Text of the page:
Visting the Sick

J--Butterworth-Florence-Nightingale--Incisioni-a-mano--38692Two Biblical texts, one from the Old Testament and one from the New, bear witness to the extreme importance of visiting the sick. (4). In Sirach 7:35 we find the exhortation ‘Do not hesitate to visit the sick. You will be loved for things like these’. This text means that when visiting a sick person a man obeys the commandment to love his neighbour and is in his turn loved back. In Matthew 25:36 Jesus, the eschatological judge, proclaims: ‘I was sick and you visited me’. A visit to a sick person becomes a mysterious and yet real encounter with Christ who is present in a sick person: in visiting a sick person experience is had of Christ who visits us in that sick person. And yet at the same time the Bible affirms that a visit to a sick person is a very delicate and risky operation. The acquaintances who visit a sick person in Psalm 41 become his enemies; the friends who visit Job in reality fail in their meeting and are perceived by Job as ‘doctors who can’t heal anyone’ (Jb 13:4), providers of comfort that is ‘only torment’ (Jb 16:2), and as people who cover up their ‘ignorance with lies’ (Jb 13:4): troubling and hostile presences. The example of their failure is instructive for many people who, when wanting to engage in a work of corporal mercy, think that good intentions to ‘engage’ in a visit are enough for good to have been done. But a visit to a sick person is not something to be taken for granted: it is always difficult to encounter the other but it is even more difficult to encounter a sick person with truth.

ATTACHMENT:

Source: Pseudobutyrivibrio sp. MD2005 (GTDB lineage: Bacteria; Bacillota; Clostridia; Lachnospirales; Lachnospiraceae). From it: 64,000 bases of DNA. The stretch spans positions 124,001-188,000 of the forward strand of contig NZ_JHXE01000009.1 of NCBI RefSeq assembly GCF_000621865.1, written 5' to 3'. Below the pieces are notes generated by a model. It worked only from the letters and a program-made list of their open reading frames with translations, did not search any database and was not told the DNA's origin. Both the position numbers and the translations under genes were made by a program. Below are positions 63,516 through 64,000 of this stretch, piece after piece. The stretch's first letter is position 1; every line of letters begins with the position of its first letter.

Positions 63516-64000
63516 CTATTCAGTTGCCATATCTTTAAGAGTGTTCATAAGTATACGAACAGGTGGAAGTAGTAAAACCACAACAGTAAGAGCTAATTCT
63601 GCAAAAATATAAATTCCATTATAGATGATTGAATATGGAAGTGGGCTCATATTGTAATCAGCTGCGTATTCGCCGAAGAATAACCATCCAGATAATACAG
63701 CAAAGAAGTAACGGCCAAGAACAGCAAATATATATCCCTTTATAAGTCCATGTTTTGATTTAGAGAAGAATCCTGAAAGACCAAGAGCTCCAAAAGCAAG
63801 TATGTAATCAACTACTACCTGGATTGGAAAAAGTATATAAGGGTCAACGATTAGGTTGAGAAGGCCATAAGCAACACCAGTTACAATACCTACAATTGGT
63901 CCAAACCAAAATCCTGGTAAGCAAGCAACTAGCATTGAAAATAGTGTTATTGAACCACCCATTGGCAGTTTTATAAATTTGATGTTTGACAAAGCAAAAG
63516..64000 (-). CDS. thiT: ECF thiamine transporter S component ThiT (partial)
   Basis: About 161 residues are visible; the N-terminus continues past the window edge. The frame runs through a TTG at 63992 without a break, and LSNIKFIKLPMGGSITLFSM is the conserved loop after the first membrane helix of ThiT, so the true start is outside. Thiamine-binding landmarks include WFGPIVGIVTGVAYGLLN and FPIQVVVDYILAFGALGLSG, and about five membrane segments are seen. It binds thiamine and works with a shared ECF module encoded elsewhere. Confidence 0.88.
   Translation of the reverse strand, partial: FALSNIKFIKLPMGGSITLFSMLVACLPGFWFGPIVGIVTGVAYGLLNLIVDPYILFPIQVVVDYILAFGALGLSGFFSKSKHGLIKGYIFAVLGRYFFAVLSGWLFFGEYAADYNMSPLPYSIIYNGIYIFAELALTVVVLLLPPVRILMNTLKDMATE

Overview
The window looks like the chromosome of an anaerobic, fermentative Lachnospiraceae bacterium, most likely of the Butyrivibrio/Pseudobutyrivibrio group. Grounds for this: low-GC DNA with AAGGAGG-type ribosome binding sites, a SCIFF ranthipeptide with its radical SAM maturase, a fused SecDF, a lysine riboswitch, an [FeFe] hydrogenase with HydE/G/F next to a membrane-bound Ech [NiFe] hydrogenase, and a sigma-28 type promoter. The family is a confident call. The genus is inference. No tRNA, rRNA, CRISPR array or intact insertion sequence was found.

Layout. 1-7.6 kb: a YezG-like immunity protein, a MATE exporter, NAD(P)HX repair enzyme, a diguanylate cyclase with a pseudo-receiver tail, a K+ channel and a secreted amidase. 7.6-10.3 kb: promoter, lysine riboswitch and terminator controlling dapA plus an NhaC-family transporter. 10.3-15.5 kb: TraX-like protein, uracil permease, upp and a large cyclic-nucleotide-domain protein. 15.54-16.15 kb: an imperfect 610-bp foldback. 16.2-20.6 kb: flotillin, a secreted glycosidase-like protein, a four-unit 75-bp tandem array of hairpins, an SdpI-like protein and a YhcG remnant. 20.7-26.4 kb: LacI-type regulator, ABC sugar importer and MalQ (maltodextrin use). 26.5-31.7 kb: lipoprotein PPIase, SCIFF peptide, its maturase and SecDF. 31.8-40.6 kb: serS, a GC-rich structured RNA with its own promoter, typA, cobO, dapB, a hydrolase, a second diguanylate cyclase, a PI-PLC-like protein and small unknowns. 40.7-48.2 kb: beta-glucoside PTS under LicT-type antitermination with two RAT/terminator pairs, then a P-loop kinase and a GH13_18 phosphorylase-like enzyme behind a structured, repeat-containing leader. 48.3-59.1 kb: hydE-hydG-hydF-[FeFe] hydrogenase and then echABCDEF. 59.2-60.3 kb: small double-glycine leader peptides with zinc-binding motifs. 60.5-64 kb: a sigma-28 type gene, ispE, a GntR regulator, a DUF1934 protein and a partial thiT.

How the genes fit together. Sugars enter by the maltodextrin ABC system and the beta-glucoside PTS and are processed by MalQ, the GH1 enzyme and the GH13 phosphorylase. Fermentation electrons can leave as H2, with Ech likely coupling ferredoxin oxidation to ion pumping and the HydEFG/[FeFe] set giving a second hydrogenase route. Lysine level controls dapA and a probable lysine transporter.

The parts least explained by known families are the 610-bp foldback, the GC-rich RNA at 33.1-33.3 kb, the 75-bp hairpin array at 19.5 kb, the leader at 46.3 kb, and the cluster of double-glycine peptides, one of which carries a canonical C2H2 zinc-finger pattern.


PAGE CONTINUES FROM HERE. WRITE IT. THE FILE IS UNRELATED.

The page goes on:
The mistake of Job’s friends, a mistake which is often one that we ourselves commit, was to present themselves to the sick man as ‘saviours’, that is to say in the belief that they knew, more than the sick man himself, what the patient should do; in the certitude that, in visiting the sick man, good was being done to him and before God; and that they were without doubt able to comfort him and help him. People often visit a sick person with ‘full hands’ and not ‘empty hands’, that is to say armed with instruments (the Bible, a spiritual book, gifts, and so forth) which more than helping to achieve an authentic encounter become elements for defence and distancing against and from the powerlessness of the sick person. In going to the sick man as ‘saviours’, Job’s friends set in motion a perverse triangle in which they turned the sick man into a victim by becoming his persecutors, ending up by becoming in their turn the targets of Job’s accusations and resentment.